What the Dickens? This is not the tale of two cities, but a study in contrast of two of the seven sisters of the North East (NE); specifically Arunachal Pradesh (AP) and Manipur, where I spent a few days recently. My wife, Meera, and I, had been invited by Rev V. Kulandai, the former parish priest of Harmutty Mission, Assam, to participate in the 10th death anniversary commemoration of our colleague Prembhai.
This story goes back to 1980, when Meera befriended some Arunachali boys in Meghalaya, where she was then working. At their request she visited Kulandai in Harmutty, and then stayed on to help in the education and social upliftment of the young boys and girls of AP. Kulandai and she soon found that they required more hands.
So Meera contacted our common guru, Fr Deenabandhu ofm cap, in Jyotiniketan Ashram, Bareilly. Prembhai volunteered to go and joined them in Harmutty. Through then MLA Boa Tamo, Meera got a teaching job inside AP, perhaps the first non-Arunachali Christian to enter the forbidden land. Subsequently they asked me to conduct a retreat (spiritual renewal programme) in 1982, for the neo Christians of AP. I recall that the Arunachali men looked very primitive. They were bare bodied, wearing colourful beads; the dao, their all purpose weapon cum tool, a huge tuft of hair above the forehead embellished with the bright yellow beak of the Great Indian Hornbill. It was the same in 1984 when Meera left Arunachal to be my life companion.
We were now returning to AP after 34 years. Change is inevitable. But Meera couldn’t believe what she was now seeing. Both men and women were smartly dressed, mostly in western attire. The men’s traditional headgear had been replaced by an artificial one. Even the women’s traditional gale was now limited to the ceremonial dancers.
Hopping off the train we refreshed ourselves at the home of our hostess Tadar Yame, who was a young girl when Meera was there earlier. She very kindly gave us her vehicle to make the arduous 176 kms trip to Boa Simla, where Meera was first posted. The journey took all of 7½ hours, because the roads were non-existent. When the British built roads in the hills, they always had storm water drains at the side. Not so our desi ones. So the “roads” were reduced to rivulets, with the first monsoon rains. What really astounded me was the plethora of churches along the way – Catholic, Christian Revival Church, Baptists, Pentecostals et al. My heart bled. AP was virgin territory for Christianity. Was there need to bring all our divisions to this beautiful land? Not unexpectedly, the Catholic structures were the biggest; grotesque concrete, straight out of Kerala, with no sensitivity for the local tribal culture.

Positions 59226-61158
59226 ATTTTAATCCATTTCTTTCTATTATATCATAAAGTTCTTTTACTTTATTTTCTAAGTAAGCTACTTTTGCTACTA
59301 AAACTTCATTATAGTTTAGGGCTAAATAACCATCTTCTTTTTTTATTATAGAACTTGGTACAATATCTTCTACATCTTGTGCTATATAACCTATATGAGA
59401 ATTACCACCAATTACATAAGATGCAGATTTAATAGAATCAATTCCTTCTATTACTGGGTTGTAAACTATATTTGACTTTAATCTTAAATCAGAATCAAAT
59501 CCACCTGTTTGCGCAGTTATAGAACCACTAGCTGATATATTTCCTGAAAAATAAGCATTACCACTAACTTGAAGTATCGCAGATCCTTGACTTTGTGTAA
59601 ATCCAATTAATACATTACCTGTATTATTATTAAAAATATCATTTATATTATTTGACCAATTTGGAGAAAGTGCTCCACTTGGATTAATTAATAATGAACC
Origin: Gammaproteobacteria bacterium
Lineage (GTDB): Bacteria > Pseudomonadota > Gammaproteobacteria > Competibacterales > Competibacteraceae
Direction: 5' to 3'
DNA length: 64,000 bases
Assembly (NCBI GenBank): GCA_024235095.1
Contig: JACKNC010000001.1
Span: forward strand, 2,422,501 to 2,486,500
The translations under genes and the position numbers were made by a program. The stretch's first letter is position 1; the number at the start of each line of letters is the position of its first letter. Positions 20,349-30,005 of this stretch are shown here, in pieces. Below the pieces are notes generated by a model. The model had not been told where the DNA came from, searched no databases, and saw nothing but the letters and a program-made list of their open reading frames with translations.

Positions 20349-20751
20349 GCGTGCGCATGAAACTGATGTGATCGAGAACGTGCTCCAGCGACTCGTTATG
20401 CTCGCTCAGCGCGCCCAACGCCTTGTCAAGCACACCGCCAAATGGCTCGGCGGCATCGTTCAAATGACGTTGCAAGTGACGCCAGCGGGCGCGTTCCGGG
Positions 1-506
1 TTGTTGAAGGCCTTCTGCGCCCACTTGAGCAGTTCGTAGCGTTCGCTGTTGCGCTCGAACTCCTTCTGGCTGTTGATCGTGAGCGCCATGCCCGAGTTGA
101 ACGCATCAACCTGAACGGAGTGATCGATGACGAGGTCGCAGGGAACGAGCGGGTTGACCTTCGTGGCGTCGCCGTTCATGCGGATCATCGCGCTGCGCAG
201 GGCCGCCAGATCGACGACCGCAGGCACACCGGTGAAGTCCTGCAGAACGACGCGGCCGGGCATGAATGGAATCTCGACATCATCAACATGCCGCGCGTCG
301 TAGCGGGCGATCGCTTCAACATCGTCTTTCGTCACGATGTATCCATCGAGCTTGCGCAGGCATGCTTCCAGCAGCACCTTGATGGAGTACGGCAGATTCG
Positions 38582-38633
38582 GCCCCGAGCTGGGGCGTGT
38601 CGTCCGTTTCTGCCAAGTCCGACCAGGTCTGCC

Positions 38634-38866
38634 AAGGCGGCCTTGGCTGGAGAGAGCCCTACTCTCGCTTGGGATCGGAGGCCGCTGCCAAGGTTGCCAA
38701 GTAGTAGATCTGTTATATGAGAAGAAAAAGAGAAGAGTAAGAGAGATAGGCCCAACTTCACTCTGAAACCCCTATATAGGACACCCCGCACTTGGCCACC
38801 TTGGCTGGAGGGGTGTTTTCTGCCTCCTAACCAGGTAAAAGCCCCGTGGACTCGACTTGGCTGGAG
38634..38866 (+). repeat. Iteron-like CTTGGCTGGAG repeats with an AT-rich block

For those who don’t know, AP is a miracle story, for the Catholic Church in particular. This is because, though animated from outside, by zealous missionaries like Kulandai in neighbouring Harmutty, it was almost entirely a lay initiative. There were no church buildings or institutions, nor roads nor vehicles. The Arunachalis would march from far flung villages to the Harmutty mission begun by Kulandai in 1976. They were seeing visions of Jesus. Miracles were happening, lives were changing. The power of the Holy Spirit, as at Pentecost, was more than evident.